"When asked about his own conversion, Caner quickly points to the sovereignty and providence of God. That, and a “persistent, obnoxious youth who wouldn’t give up on sharing Jesus with us. He invited us to every revival, rally, lock-in, you name it. He wanted us to be there.” - Emir Caner: What Christians Need to Know about Muslims

Wednesday, November 03, 2004

Filmmaker Who Criticized Islam Slain

"Filmmaker Theo van Gogh, 47, had been threatened after the August airing of the movie "Submission," which he made with a right-wing Dutch politician who had renounced the Islamic faith of her birth."

Tuesday, November 02, 2004

Christlike Kerry Roams Spiritual Universe

"Mr. Kerry grabs at any showy idea to demonstrate his sense of urgency. As a response to militant Islam and to encourage moderate Muslims, the presidential aspirant proposes that "the great religious figures of the planet" - he mentioned the Pope, the Archbishop of Canterbury, and the Dalai Lama - hold a summit.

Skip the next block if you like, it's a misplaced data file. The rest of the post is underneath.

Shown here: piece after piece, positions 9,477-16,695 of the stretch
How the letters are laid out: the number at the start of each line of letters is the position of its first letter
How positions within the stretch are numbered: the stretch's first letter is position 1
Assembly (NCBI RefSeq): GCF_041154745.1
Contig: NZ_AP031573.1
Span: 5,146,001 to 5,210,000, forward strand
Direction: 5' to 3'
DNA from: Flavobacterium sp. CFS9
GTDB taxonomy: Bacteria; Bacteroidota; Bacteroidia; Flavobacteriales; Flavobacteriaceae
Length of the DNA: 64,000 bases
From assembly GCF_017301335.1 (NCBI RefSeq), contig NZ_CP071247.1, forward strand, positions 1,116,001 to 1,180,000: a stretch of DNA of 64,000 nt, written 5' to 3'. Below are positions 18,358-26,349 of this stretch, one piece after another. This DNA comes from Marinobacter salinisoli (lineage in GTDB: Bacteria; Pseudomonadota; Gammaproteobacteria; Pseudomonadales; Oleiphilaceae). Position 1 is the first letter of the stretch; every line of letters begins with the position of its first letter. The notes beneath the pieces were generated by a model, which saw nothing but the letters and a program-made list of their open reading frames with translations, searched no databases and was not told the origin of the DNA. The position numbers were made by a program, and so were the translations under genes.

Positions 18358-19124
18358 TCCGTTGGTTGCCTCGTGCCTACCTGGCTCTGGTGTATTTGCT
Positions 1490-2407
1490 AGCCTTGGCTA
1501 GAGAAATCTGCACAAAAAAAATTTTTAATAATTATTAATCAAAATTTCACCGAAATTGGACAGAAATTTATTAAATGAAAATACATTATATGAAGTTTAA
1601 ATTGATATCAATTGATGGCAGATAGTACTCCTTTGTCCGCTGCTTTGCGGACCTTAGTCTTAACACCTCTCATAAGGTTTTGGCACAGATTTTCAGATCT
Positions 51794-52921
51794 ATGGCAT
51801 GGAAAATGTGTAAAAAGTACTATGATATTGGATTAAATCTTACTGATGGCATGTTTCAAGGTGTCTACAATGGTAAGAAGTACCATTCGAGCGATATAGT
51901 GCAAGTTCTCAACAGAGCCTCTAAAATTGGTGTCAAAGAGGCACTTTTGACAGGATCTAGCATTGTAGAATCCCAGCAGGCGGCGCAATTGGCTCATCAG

To do exactly...what?"Lenni Brenner: Christlike Kerry Roams Spiritual Universe

Spiritual Leaders Came Together in Fast Breaking Dinner

"Professor Ali Bardakoglu, Director of Religious Affairs, hosted a fast breaking dinner, iftar, that brought together spiritual leaders throughout Istanbul."

Monday, November 01, 2004

Love thine enemy

The Humanists are acknowledging that their ideals have not surpassed religion:
"Not long ago, humanists could feel that theirs was the way of the future. But now, Dave Belden argues, we will need to relearn how to make common cause with religious progressives"

"Current projections predict more than one billion Pentecostal Christians alone by 2050. Christianity is growing faster even than Islam. We can expect religious wars as well as mass conversions in this century. "